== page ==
Same-Sex Marriage Gains Traction
Council, Not Voters, Gets Say-So on Non-D.C. Unions
Tuesday, June 16, 2009
A ruling yesterday by D.C. elections officials suggests that only Congress or the courts can thwart the gathering momentum to legalize same-sex marriage in the District.
In a decision that reaffirms the rights of gays and lesbians under the city's civil rights law, the Board of Elections and Ethics blocked a proposal to let voters decide whether to recognize same-sex marriages performed in other jurisdictions.
Unless a court intervenes, same-sex couples who marry in other states or countries will be considered legally married in the District as well in less than a month. And by the end of the year, the D.C. Council is expected to approve a bill to allow same-sex couples to be married in the city.
The opinion states that city officials would "authorize discrimination" if they were to permit a referendum on whether to afford same-sex couples married elsewhere the same rights as opposite-sex couples.
The two-member board cited District elections law, which prohibits a vote on a matter covered by the Human Rights Act. The 1977 act outlaws discrimination against gays and lesbians and other minority groups.
"The Referendum's proposers would, in contravention of the HRA, strip same-sex couples of the rights and responsibilities of marriage that they were afforded by virtue of entering into valid marriages elsewhere," the ruling states. "Because the Referendum would authorize discrimination prohibited by the HRA, it is not a proper subject for referendum, and may not be accepted by the Board."
Peter Rosenstein, a veteran gay rights activist, called it a "very strong opinion."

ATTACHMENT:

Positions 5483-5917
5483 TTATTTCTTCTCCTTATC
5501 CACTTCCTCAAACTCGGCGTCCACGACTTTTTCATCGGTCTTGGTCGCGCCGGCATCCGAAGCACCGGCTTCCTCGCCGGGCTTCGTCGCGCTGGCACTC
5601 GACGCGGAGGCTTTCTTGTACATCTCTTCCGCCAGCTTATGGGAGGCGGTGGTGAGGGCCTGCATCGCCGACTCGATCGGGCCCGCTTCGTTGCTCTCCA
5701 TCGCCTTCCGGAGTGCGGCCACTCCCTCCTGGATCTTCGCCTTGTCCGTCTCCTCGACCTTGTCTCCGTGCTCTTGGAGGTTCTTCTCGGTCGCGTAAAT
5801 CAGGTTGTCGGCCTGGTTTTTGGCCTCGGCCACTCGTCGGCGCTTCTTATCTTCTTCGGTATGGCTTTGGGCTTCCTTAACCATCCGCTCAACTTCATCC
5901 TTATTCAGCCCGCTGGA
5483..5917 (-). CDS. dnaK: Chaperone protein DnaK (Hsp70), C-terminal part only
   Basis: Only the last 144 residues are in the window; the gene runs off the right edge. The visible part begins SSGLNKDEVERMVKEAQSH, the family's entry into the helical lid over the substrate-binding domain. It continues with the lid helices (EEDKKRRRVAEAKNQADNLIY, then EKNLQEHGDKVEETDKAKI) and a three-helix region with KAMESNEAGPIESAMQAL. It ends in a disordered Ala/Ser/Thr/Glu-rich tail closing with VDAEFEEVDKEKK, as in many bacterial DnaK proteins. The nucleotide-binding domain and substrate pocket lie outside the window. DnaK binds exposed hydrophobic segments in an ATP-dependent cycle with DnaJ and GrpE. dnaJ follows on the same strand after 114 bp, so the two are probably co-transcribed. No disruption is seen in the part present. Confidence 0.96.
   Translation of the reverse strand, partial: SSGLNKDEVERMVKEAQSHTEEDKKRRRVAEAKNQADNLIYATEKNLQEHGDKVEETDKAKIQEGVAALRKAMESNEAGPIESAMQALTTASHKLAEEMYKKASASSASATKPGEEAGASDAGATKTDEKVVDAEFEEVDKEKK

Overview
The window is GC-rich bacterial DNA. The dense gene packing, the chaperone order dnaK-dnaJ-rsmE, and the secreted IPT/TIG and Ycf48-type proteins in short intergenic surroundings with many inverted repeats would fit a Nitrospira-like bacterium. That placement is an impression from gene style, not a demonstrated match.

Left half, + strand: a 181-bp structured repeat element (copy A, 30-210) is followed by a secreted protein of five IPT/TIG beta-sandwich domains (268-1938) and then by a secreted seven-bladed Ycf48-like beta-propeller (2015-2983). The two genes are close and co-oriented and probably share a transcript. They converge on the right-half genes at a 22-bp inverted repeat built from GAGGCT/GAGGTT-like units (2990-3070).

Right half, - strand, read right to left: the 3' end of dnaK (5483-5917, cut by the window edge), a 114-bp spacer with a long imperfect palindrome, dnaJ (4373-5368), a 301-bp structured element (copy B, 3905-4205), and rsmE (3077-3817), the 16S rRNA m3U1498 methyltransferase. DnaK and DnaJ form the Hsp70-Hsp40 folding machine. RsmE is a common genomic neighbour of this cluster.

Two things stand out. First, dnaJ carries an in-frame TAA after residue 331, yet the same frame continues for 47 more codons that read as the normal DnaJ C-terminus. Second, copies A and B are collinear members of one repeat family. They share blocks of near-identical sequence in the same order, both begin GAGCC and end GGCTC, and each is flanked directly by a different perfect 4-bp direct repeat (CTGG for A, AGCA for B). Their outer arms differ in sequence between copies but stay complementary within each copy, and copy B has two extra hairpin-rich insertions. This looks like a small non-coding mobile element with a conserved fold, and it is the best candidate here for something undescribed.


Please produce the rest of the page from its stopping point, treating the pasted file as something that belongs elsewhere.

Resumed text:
"I think this is a case where the human rights amendment protected the rights of individuals, and that is what it is supposed to do," Rosenstein said. "In the District, you don't put rights of a minority up to votes of a majority."
Bishop Harry Jackson, a same-sex-marriage opponent who is pushing for the vote, called the ruling an "insult." His attorneys said they plan to file an appeal today in Superior Court.
"The real human rights issue at stake in this decision is whether the people of D.C. will be given their right to vote," Jackson said. "We are not going to sit still for allowing an unelected board of bureaucrats to deny voters their rightful say on this issue and, by their action, allow the institution of marriage to be radically redefined."
If the court declines to intervene, the bill that the D.C. Council approved in May recognizing same-sex marriages performed in other jurisdictions will become law in early July, after the required congressional review period has ended.
It does not appear that Congress plans to intervene. Same-sex marriage remains illegal under federal law, and same-sex couples are prohibited from marrying in the District.